With the PSU in position and the 8-pin CPU power cable (IMPORTANT) threaded through the correct hole in the corner of the case, the test mATX motherboard (Gigabyte G1.Sniper M5) could be installed. Before this could be done a further four stand-offs needed to be installed, made easier by the inclusion of a stand-off socket supplied with the BitFenix Phenom.
I pre-built the motherboard with CPU, Cooler and RAM to aide in ease of installation. The motherboard was then secured with eights screws (one less than normal). With the motherboard now secured in position I went about wiring up the 24-pin power cable, GPU power cable, SATA power cable and a single SATA lead for the Kingston Fury 120GB SSD. Next the GPU (MSI GTX 770 GAMING OC Edition) was installed, this is made more awkward by the slot style PCI backplate, making installation of even a regular sized GPU tricky, watch out for the Audio circuitry on your motherboard (isn’t that right Mike!). Once the GPU was in the final step was to install the single SSD, this was simply velcroed to the left side of the case (see image above).
It’s all a little tricky, not necessarily due to the case’s design, but because you’re always working in such a confined space. Patience is the name of the game here, something I’ve actually got very little of! The very fact thgat I found the install pretty much stress free, speaks volumes… 😉
The final job, after a quick power on to check everything was present and correct, was to install the right side panel and its associated Front Panel wiring. Made simpler by the fact the some of the wires can be detached, unfortunately not all. But after a frustrating few minutes the BitFenix Phenom Micro-ATX (Nvidia Edition) is all buttoned up and ready to go…
It’s worth noting that I used the two supplied 120mm fans as an exhaust in the base of the case and connected two BitFenix Spectre Pro fans, x1 120mm to the Raijintek CPU Cooler and x1 140mm fan to the back of the case as an intake. This should allow the GPU to breathe effectively through the top of the case. This also allowed me to add a little extra green bling this Nvidia Edition Phenom.
At pcGameware we use Prime95 and CoreTemp to evaluate CPU temperatures and we use MSI Afterburner to evaluate the GPU temperatures. Of course Prime95 being a CPU stress test also helps to generate heat for us to check the case thermals. We also use UNiGiNE Heaven 4.0 for GPU temperature testing.
CPU performance testing is carried out using Prime95 to stress the CPU. Each run is timed for 15 mins and the maximum temperature is recorded for all cores and then the average core heat is taken. Testing was carried out at both 3.4GHz (Stock) and at 4.0GHz.
GPU performance testing is carried out by running UNiGiNE Heaven 4.0 for 15 minutes and then by recording the maximum GPU temperature.
* All case fans (x3 in the case of the BitFenix Phenom) and the CPU Cooler (Raijintek Themis) are ran at 100% throughout testing.
|Case||Ambient Temperature||Max CPU Temperature (core average)||Delta Temperature|
|Cooler Master Cosmos SE||19.00||47.25||28.25|
|BitFenix Phenom (Micro-ATX)||20.00||53.50||33.50|
You can see with the fans setup as described above the BitFenix Phenom can cool your CPU surprisingly well, with our test Intel Core i5-4670K reaching a Delta temperature of just 33.50 degrees! Impressive stuff…
|Case||Ambient Temperature||Max CPU Temperature (core average)||Delta Temperature|
|Cooler Master Cosmos SE||19.50||63.00||43.50|
|BitFenix Phenom (Micro-ATX)||21.00||66.50||45.50|
Overclock the CPU a little and add some more voltage and things start to warm up a little, but still the Phenom holds its own with a Delta temperature of just 45.50 degrees. This is really down to the fan configuration, which favours CPU cooling, and as you can see below that tends to come at the expense of GPU cooling…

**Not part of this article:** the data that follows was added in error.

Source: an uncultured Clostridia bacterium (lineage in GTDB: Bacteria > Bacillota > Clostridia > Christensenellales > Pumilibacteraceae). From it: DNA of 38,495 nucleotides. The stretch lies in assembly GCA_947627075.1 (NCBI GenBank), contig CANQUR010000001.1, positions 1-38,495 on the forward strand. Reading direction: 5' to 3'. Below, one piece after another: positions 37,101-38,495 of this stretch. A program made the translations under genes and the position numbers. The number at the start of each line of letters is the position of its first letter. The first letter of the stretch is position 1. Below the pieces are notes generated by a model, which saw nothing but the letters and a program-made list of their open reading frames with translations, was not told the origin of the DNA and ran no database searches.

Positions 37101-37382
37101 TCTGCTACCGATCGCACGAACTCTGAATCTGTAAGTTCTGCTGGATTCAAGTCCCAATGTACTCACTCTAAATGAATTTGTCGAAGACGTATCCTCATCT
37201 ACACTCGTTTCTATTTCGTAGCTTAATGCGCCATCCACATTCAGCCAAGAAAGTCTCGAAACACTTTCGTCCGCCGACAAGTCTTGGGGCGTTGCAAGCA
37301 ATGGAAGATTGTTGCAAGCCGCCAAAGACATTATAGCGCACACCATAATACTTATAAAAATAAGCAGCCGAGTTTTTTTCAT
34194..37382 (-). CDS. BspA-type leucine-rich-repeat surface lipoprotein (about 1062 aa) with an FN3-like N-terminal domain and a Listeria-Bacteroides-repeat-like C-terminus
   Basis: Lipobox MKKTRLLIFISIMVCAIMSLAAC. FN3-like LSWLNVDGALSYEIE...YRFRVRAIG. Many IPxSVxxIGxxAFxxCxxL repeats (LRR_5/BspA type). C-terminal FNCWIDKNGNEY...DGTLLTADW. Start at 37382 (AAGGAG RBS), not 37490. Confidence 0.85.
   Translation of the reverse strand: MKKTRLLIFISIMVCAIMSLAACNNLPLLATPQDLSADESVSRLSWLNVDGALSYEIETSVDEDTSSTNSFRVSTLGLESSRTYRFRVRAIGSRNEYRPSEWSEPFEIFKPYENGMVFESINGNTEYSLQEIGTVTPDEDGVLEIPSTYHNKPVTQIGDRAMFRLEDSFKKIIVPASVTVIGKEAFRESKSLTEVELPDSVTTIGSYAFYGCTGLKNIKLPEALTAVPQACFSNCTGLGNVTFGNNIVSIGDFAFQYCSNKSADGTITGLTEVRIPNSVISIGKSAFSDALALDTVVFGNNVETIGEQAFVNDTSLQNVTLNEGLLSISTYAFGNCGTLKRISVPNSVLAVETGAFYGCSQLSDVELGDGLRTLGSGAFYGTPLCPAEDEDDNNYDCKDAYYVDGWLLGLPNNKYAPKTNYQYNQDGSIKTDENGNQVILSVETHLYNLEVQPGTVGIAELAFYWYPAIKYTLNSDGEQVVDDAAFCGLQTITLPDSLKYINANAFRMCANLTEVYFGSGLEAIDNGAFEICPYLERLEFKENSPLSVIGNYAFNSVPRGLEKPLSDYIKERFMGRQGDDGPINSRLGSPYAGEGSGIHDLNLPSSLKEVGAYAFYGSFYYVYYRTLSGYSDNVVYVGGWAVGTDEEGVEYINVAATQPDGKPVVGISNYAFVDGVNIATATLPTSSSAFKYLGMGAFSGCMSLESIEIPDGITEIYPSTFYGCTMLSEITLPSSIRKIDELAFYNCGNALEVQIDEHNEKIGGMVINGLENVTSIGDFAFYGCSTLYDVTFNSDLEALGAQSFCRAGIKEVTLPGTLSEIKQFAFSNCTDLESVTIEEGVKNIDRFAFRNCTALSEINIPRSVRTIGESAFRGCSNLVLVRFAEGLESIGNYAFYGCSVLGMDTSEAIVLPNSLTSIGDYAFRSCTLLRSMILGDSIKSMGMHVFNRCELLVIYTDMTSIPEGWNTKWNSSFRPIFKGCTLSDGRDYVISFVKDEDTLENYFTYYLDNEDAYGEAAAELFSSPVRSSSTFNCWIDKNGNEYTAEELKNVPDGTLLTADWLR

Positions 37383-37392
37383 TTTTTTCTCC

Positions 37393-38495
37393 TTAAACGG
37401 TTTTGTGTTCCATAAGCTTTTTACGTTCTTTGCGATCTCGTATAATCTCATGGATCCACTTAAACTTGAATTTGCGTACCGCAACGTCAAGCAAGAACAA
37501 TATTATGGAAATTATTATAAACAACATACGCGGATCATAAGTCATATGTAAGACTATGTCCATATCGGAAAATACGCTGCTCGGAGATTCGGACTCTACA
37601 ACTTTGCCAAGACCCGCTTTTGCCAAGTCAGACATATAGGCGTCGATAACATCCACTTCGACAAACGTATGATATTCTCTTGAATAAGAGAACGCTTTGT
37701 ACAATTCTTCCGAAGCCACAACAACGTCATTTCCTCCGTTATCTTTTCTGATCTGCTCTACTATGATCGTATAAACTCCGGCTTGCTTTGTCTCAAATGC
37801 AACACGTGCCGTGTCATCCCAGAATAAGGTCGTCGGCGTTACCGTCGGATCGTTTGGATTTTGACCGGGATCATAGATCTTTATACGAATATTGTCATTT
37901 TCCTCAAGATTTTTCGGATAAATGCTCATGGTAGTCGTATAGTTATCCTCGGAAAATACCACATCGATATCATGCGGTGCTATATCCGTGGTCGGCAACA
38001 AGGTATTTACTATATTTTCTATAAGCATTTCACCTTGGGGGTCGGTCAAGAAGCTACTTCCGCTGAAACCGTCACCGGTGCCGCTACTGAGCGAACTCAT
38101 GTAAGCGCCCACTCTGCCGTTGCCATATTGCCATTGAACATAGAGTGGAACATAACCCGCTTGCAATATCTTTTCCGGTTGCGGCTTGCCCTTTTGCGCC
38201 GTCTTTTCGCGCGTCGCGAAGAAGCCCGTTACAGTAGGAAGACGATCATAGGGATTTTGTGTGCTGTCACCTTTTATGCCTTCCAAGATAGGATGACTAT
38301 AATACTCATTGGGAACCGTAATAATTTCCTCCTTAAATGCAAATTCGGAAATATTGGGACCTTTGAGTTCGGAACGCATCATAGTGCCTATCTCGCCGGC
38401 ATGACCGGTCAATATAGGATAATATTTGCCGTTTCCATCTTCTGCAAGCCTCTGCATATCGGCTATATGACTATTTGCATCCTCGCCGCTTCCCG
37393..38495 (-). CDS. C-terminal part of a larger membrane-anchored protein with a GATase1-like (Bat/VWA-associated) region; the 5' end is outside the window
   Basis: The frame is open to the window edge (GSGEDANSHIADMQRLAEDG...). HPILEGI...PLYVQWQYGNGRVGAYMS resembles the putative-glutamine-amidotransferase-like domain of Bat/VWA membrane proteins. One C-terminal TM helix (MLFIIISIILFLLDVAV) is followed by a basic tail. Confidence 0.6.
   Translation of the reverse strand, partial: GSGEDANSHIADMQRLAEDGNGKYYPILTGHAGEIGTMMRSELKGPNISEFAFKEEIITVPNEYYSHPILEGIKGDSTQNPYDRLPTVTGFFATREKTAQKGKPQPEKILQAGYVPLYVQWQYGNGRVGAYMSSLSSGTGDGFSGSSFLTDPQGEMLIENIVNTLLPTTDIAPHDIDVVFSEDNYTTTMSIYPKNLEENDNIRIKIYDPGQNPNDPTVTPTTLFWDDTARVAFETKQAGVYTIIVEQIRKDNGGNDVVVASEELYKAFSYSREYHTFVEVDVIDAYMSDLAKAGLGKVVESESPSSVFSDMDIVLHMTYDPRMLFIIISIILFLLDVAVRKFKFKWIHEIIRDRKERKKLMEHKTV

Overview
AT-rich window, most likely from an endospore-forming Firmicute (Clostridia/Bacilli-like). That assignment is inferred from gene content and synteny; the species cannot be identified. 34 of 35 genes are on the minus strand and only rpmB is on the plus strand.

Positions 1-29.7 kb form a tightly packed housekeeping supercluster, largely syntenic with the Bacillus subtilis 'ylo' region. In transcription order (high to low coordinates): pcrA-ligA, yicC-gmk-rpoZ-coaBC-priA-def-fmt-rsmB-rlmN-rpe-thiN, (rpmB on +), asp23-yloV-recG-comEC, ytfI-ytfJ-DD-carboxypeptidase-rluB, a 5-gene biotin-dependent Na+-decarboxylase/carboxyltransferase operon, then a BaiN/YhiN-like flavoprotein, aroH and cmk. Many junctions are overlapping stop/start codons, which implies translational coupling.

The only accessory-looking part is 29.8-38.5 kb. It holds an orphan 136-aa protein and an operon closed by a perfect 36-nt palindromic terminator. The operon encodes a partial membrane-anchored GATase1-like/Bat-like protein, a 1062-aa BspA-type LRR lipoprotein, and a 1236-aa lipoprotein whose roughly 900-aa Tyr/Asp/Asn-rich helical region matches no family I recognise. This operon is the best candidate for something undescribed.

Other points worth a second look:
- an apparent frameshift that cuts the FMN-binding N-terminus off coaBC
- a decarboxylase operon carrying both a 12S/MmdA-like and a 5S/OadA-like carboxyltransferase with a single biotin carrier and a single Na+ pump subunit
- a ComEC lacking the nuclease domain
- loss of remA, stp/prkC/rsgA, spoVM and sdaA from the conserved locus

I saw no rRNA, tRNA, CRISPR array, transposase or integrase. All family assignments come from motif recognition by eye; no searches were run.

|Case||Ambient Temperature||Max GPU Temperature||Delta Temperature||Noise Level|
|Cooler Master Cosmos SE||21.50||86.00||64.50||49db|
|BitFenix Phenom (Micro-ATX)||21.00||94.00||73.00||56db|
The AMD R9 290 is a very hot card and there are few cases that can stop the card from throttling at 90 degrees, and unfortunately neither can the Phenom. What’s needed here is a couple more fans, simply fitting another two 120mm fans inside the roof (there’s plenty of space after all), should bring those GPU temps down a fair bit. But to be honest these small mATX and mITX cases are not the best place for cards like the AMD R9 290/X.
With all of the fans at 100% (the setup for testing) the volume is quite loud, peaking out at around 53db. Set the fans via the UEFI to a normal profile and this comes down to a far more acceptable 44db. Of course this comes at the expense of an increase in CPU temperature.
I really rather like the BitFenix Phenom Micro-ATX (Nvidia Edition), the Colossus M was good but this is a little better, mainly down to slightly better styling (of course that depends on whether you like green and or Nvidia!).
The Phenom came well packaged in a plain brown (eco friendly looking) box, with a half decent set of accessories that includes that handy stand-off socket. Installation was simple enough, after you’ve removed some of the components not needed (drive tray, 5.25″ bay etc), this in turn makes plenty of room inside the case for long Graphics Cards and tall CPU Coolers. Obviously there’s still not much room within, we are dealing with a mATX case after all, and although installation is indeed relatively straightforward patience is required as some tasks are awkward due to the lack of space.
With the fans setup (using 1 additional 140mm fan), CPU cooling performance was excellent for a mATX case, but it came at the expense of GPU cooling. This of course could be improved further by adding a couple of intake fans in the top of the case. To be fair a mATX case is not a good place for a hot GPU like an AMD 290, better of choosing something in the 280 range or from Nvidia.
At the time of review the Phenom’s price seems fair at around £80, the case is well designed and made, with the SofTouch™ Surface Treatment and the Nvidia accents giving the case a premium look and feel. What’s really hard to capture though is just how good the Phenom looks and how desirable it actually is, especially in this Nvidia Edition guise. It’s a really good looking little case, that has attracted much attention since I’ve had it. I like it so much in fact, that I’m tempted to build myself a new system with a BitFenix Phenom as its base.
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Where possible we always use Amazon’s price for Value…
Many thanks to BitFenix for providing this sample for review